Step aside “Cash for Clunkers,” and make way for “Cash for Caulkers.” The White House is reportedly considering rolling out a two-year, $23 billion program to encourage homeowners to undertake weatherization projects such as adding air sealing, insulation and energy-saving light bulbs. The program would be called Home Star -– playing off the name Energy Star, the Environmental Protection Agency’s widely recognized energy efficiency program. The New York Times, in a story published last night, reported Rahm Emanuel, President Obama’s chief of staff, as saying that it’s one of the “top things he’s looking at.”
Here’s the gist of the proposed program, as outlined by The New York Times:
- $6 billion would be set aside for people who undertook at least two weatherization projects, like the air sealing or insulation previously mentioned. There would be a list of some 10 eligible projects, and households that completed at least two of them would be eligible for up to $2,000 in subsidies; four projects would yield up to $3,500. But the government money could not pay for more than half of any project.
- $12 billion would go to incentivize households that did weatherization projects that reduced energy use by at least 20 percent, which would bring in a $4,000 subsidy. There would be $1,500 more available for each additional 5 percent reduction achieved by an energy retrofit, and government money could pay for no more than half the cost of the project. Matt Golden, president of San Francisco-based energy retrofitter Recurve (formerly Sustainable Spaces), tells us that an energy retrofit costing between $4,000 and $6,000 could typically reduce a home’s energy use by 20 percent, though the price tag is highly dependent on the condition of the house and its location.
- $2 billion would go toward auditing a portion of the projects to ensure they did what they were supposed to do.
- $3 billion would pay to incentivize retailers like Home Depot and building contractors. Few details were given about this pot of money, but it sounds like it would be used to encourage these companies to embrace the program. Home Depot, say, might designate a portion of its store for Home Star upgrades with Home Star representatives on hand to help customers.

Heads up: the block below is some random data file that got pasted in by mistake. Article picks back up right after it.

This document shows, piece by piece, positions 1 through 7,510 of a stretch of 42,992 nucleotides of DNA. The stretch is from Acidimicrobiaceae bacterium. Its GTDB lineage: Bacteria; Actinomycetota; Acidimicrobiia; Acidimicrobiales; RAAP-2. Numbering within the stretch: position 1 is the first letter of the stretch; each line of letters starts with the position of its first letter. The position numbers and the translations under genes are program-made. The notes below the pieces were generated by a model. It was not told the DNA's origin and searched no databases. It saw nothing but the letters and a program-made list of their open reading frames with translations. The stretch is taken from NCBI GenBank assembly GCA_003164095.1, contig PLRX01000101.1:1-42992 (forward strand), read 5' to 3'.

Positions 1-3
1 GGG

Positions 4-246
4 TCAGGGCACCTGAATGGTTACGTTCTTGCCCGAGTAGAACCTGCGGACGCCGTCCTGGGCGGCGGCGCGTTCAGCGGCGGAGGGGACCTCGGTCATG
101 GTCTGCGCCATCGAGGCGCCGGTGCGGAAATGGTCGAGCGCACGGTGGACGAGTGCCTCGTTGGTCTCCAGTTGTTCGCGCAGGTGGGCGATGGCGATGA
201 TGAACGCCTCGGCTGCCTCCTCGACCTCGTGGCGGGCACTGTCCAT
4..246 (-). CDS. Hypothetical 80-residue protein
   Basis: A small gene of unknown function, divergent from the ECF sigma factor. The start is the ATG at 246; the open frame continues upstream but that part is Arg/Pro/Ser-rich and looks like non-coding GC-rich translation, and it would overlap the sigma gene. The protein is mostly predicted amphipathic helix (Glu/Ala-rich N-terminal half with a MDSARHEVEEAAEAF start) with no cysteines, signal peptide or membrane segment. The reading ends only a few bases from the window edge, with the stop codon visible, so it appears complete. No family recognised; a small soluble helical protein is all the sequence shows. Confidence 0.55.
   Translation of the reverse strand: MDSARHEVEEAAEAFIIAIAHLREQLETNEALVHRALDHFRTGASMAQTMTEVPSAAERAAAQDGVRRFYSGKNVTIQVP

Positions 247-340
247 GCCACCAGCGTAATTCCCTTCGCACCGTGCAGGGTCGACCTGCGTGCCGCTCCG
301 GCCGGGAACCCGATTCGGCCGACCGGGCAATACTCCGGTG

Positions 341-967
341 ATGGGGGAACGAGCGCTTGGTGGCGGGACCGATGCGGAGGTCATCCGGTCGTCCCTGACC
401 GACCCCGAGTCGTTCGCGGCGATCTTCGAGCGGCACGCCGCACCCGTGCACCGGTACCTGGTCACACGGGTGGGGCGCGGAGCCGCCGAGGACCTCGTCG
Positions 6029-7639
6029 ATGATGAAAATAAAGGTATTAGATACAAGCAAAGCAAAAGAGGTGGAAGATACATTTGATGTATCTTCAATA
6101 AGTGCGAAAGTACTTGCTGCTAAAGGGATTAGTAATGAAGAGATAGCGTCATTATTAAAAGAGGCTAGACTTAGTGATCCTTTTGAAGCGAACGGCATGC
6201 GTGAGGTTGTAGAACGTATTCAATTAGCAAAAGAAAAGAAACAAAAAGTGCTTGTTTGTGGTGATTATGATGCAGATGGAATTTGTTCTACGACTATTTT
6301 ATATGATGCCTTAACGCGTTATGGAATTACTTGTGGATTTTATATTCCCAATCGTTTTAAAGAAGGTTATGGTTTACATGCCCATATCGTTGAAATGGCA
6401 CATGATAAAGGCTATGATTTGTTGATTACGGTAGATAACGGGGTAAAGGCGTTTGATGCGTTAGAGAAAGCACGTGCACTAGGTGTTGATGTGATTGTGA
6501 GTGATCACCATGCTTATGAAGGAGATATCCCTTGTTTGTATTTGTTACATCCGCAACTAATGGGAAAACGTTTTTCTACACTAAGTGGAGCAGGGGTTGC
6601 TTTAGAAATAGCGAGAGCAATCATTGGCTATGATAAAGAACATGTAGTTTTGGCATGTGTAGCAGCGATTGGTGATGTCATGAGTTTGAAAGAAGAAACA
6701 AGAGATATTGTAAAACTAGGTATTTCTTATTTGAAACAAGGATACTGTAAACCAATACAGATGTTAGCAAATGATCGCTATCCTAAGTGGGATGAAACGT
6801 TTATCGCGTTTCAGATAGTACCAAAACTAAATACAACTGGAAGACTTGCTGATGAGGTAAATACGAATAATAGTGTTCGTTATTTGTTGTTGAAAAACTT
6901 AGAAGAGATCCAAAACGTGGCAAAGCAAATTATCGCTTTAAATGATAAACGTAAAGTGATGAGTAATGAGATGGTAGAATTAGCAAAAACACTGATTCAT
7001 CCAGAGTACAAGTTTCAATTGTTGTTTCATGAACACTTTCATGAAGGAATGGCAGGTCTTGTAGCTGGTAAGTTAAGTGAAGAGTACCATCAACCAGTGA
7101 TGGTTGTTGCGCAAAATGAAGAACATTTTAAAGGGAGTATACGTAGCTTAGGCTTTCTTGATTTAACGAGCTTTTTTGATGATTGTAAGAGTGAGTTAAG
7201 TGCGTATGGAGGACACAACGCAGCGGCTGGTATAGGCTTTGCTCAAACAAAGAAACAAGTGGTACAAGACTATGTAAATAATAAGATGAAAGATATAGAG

The home energy retrofit industry is unsurprisingly head-over-heels in love with this program. Efficiency First, a trade association for the industry, says it would support 5.9 million home energy retrofits and create more than 500,000 new jobs. The association didn’t say if this job creation number accounts for those lost as a result of the increased taxes needed to support Home Star, however. Efficiency First estimates that energy improvements covered by Home Star could reduce “energy waste” in most home by 20-40 percent and, if combined with low-interest financing, could be cash-flow positive once the projects were completed.
Word that Home Star appears to be coalescing into a serious policy proposal comes about a month after the White House unveiled its strategy for bolstering a “self-sustaining” home energy retrofit industry. That strategy included developing home energy performance labels, supporting municipal financing of projects and energy-efficient mortgages, and developing workforce certification and training standards. Home Star would provide a financial kick in the pants and would likely gel nicely with the policy-oriented proposals previously outlined by the White House.
Silicon Valley, it should be said, has its hands all over Home Star, and certainly stands to gain from the billions of dollars that could go toward weatherization projects. John Doerr, of venture firm Kleiner Perkins and a member of President Obama’s board of outside economic advisers, has been pushing the program in Washington, D.C., as has Recurve’s Matt Golden, who is also the national chairman of Efficiency First. Doerr told The New York Times that he has no stake in any weatherization company, though Golden certainly does.
Still, the program has merits. Leaky homes are perhaps the lowest-hanging of all low-hanging fruit, so any government program meant to reduce energy use and create jobs should be looking towards home energy retrofits. The real question is if government should be inserting its nose so deeply into this nascent industry.
Image courtesy of Wikimedia Commons.